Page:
Simon Birmingham: So we’ll be working as hard as we can to try to seal within this year if possible a comprehensive and ambitious free trade agreement with the UK. The likes of which we, of course, have done over recent years with China and Japan, Hong Kong, Korea, the Trans-Pacific Partnership, most recently Indonesia and what we’ve seen from those agreements is they create new opportunities for Australian exporters and given the discussion we were just having about the uncertainties that can crop up in any one large market like China, the more opportunities for diversification we give our exporters the better. And we hope that the UK and indeed the EU can be markets where we secure such new opportunities through new free trade agreements that we are currently negotiating.

Ali Clarke: Will you be asking directly for no tariffs at all, or will you accept just a lower form of tariff?

Simon Birmingham: Look, Australia would love to see an agreement that essentially eliminated tariffs, quotas, trade barriers as much as is possible. But of course it’s a negotiation and that will depend upon the perspective that the UK take. Now, there’s goodwill on both sides to get this agreement done quickly. I think good will for it to be an ambitious agreement, but just how far the UK will go in terms of tariff and quota elimination, we’ll have to see.

Ali Clarke: And what about the timeline on this? When do you expect to be able to have this deal locked away, which sounds strange, talking about timelines and Brexit because it seems like that’s been going on forever.

Simon Birmingham: It feels like it’s been a never-ending story, but finally at least the first page of the last chapter in a sense begins- begins Saturday, tomorrow. Look, we will start negotiations as quickly as we can. I spoke to my UK counterpart again last night to reconfirm that Australia’s ready to go as soon as the UK is ready to start. Our ambition is to conclude this year. These types of trade agreements often take many years, but I have reinforced to our trade officials — and I think the same is felt on the UK side — that everyone wants to seize the goodwill, the momentum that’s there and also to try to get it done before that final deadline where the UK doesn’t just cease to be a political member of the European Union, of course at the end of this year they will cease to be, essentially, an economic member of the European Union and that is where new trade agreements need to come into force at their end and we want to make sure that we’re part of that.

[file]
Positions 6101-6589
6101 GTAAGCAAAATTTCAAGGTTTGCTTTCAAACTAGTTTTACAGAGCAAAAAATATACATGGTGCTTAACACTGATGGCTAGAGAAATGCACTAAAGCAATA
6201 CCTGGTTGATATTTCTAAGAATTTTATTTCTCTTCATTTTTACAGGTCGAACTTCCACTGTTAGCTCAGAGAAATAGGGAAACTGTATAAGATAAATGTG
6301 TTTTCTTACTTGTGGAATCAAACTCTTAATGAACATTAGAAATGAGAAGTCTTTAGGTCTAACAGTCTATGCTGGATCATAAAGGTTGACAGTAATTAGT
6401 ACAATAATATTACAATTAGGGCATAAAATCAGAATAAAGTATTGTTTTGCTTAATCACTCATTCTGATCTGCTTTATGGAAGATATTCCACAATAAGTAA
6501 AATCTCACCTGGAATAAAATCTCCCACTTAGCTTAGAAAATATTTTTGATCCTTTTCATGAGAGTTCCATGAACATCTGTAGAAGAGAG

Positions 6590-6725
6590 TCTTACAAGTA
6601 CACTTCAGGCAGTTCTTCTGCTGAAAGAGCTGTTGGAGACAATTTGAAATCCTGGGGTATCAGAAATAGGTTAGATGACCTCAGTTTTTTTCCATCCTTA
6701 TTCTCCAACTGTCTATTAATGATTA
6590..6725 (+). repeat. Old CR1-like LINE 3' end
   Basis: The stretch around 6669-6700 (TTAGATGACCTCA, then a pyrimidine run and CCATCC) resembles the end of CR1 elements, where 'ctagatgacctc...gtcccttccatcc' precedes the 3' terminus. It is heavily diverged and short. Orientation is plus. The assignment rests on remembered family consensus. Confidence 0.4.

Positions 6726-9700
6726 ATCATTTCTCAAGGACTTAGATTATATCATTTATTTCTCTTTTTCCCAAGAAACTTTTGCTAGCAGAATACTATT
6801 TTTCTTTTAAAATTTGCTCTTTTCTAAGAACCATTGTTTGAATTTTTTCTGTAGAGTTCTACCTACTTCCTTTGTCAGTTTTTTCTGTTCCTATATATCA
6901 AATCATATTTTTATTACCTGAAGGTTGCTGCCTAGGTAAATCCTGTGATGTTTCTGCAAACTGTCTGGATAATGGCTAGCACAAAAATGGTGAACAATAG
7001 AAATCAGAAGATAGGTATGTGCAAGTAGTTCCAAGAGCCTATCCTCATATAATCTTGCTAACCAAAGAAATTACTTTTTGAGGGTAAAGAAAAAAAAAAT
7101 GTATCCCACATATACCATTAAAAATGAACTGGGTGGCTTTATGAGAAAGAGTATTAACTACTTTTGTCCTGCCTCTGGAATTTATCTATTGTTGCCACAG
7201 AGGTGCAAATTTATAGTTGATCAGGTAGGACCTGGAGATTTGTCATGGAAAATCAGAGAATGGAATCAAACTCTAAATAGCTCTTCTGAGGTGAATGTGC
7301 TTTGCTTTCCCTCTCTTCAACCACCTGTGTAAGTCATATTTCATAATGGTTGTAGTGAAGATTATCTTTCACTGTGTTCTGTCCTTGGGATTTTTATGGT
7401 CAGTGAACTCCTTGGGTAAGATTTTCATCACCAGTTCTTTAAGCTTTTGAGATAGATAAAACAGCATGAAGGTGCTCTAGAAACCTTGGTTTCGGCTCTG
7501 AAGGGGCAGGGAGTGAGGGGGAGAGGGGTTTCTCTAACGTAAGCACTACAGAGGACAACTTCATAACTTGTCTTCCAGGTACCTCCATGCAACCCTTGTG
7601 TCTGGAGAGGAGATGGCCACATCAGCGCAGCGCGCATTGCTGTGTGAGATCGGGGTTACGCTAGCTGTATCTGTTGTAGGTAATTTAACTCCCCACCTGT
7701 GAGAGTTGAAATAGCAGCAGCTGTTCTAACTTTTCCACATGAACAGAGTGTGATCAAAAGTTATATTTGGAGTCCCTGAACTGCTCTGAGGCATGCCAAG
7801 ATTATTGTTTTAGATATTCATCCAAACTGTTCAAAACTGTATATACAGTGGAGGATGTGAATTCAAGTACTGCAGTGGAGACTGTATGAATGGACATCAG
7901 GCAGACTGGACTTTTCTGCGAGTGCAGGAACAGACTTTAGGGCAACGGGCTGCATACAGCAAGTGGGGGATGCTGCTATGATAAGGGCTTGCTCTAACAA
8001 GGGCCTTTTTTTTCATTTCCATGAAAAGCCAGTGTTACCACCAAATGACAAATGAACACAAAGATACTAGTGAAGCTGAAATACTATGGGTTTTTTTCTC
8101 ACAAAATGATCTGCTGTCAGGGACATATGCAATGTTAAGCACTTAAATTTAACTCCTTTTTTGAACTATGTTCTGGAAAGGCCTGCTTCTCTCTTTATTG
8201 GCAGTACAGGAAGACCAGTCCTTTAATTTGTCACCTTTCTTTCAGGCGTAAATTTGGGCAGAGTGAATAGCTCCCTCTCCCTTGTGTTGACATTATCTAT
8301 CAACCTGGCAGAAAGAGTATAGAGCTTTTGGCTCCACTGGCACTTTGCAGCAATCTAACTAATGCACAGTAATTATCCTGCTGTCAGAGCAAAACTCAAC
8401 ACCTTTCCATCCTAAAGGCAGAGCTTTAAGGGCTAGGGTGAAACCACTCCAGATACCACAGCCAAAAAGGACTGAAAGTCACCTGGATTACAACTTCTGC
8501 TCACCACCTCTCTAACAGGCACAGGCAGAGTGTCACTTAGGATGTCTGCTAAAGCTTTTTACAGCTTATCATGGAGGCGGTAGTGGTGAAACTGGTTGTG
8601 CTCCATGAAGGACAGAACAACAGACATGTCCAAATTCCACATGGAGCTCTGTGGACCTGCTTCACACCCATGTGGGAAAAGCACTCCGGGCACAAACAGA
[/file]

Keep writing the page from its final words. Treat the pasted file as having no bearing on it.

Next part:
Ali Clarke: Minister Birmingham, before I let you go, just a couple of text messages coming through along the same lines: we’re speaking to you ostensibly because the World Health Organisation has declared the coronavirus an emergency, a worldwide emergency. What has to happen before the Australian Government, and you are the Minister for Tourism, would actually look at stopping planes, direct flights in from China?

Simon Birmingham: Oh, well that is- what would have to happen is that would have to be the advice of the public health officials that that is necessary for the safety and prevention of the spread of this disease and the protection of Australians. The Chinese Government has — as is well known — already stopped travel out of the main province that has been affected. Now, we’re working to help assist Australians who are stranded there to get out and they will go into a period of quarantine once they are airlifted out of there. But in terms of other provinces across China, the advice of health authorities at present is that it is not necessary to prevent travel. But what we have done is step up checks at airports and well and truly the advice to individuals, not just those travelling in but to air crews, to hotel operators, across the Chinese community and elsewhere to make sure that people are well aware of what to do if indeed symptoms present themselves on anybody who arrives. And to date, yes, there are a number of cases in Australia but in all of those cases they seem to have been managed well and effectively by our health authorities.

Ali Clarke: Okay. Thank you very much Minister for Trade and Tourism Simon Birmingham.

Simon Birmingham: Thanks very much Ali.